First, ∞ is *not* number. It’s symbol for infinity. For example in the natural numbers set **N** (the set of all positive integers), there are infinite number of numbers, but none of them is ∞.

But now to the example…

What is 1^{∞}? Layman probably would say that that’s 1, but according to mathematicians 1^{∞} is not defined; we can’t say (at least by our understanding on infinity we have at the moment) what it is.

But what if we get ”close” to 1^{∞}? Let’s examine following:

From arithmetic operations in infinity we remember, that

So what we have at the first limit sentence is ”1^{∞} ” and for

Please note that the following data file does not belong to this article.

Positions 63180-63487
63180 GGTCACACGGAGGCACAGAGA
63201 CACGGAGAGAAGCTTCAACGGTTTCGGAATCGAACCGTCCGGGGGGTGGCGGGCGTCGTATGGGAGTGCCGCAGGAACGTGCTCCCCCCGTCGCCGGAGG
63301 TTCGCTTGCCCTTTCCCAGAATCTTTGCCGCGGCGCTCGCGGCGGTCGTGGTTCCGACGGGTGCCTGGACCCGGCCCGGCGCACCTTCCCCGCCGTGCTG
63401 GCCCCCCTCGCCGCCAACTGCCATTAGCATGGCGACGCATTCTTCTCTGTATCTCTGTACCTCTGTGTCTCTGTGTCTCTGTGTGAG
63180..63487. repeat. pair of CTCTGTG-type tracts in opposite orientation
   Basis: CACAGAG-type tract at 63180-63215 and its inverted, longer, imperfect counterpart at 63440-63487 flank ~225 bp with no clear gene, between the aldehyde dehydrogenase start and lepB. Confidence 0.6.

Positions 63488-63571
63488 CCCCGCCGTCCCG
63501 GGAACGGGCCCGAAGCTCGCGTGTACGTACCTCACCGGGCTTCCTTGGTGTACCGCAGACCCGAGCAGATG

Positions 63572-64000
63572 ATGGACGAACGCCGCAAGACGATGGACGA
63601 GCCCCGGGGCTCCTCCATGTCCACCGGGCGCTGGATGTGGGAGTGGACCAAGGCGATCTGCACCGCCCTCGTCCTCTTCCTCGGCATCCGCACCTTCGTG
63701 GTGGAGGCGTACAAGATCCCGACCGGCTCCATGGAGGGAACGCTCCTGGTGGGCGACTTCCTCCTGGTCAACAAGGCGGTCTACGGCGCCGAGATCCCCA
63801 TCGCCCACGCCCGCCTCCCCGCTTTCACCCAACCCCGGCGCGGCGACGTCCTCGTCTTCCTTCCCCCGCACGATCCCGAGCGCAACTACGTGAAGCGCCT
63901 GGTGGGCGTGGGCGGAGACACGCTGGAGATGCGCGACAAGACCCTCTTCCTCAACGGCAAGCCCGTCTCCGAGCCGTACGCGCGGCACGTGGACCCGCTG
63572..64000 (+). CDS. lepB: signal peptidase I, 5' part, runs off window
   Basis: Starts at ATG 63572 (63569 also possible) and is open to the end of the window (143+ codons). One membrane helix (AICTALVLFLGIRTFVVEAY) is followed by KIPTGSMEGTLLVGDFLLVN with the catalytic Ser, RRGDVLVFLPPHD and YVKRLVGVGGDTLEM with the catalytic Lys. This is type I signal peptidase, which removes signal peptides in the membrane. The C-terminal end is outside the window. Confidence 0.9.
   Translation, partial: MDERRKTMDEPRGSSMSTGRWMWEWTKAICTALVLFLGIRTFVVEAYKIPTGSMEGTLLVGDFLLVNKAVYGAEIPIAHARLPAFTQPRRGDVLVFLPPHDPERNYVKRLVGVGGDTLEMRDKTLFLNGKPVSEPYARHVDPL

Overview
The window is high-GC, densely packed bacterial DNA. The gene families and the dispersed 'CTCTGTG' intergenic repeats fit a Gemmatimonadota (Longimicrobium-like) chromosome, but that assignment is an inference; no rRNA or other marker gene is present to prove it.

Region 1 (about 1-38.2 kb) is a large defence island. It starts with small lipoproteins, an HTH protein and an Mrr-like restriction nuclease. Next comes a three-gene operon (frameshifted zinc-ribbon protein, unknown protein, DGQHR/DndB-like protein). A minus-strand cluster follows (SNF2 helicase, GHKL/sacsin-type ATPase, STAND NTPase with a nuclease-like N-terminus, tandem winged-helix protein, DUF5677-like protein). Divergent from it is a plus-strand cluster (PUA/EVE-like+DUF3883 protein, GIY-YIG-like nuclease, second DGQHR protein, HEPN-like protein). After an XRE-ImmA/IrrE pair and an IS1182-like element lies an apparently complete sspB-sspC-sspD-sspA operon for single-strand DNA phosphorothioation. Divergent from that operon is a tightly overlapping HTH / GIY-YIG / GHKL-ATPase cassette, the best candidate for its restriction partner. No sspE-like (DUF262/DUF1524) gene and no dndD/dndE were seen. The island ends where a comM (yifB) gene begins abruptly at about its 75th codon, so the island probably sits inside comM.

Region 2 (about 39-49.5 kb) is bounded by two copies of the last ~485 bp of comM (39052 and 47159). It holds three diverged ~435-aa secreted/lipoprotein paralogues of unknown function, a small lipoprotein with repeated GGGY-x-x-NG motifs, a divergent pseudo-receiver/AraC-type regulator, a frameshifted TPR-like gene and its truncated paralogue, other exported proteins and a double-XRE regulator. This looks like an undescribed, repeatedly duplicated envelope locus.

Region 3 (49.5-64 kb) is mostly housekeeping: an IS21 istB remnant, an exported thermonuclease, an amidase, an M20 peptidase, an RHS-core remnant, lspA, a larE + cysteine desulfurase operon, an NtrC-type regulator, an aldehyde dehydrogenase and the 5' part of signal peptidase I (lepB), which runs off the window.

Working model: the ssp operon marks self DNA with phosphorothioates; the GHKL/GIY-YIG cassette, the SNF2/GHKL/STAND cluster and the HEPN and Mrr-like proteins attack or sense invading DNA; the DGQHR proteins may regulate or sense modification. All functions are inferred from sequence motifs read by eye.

an exact value can in fact be determined! It’s the Napier’s number *e*, that’s an irrational number i.e. its decimal representation is infinite. It’s approximately 2.718281828459.

What I presented here, I came familiar with on my first university year.

On Infinity on Amazon

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Posted by Markus in Mathematics Tags: 1 power infinity, infinity, Mathematics, Napier's number e, powers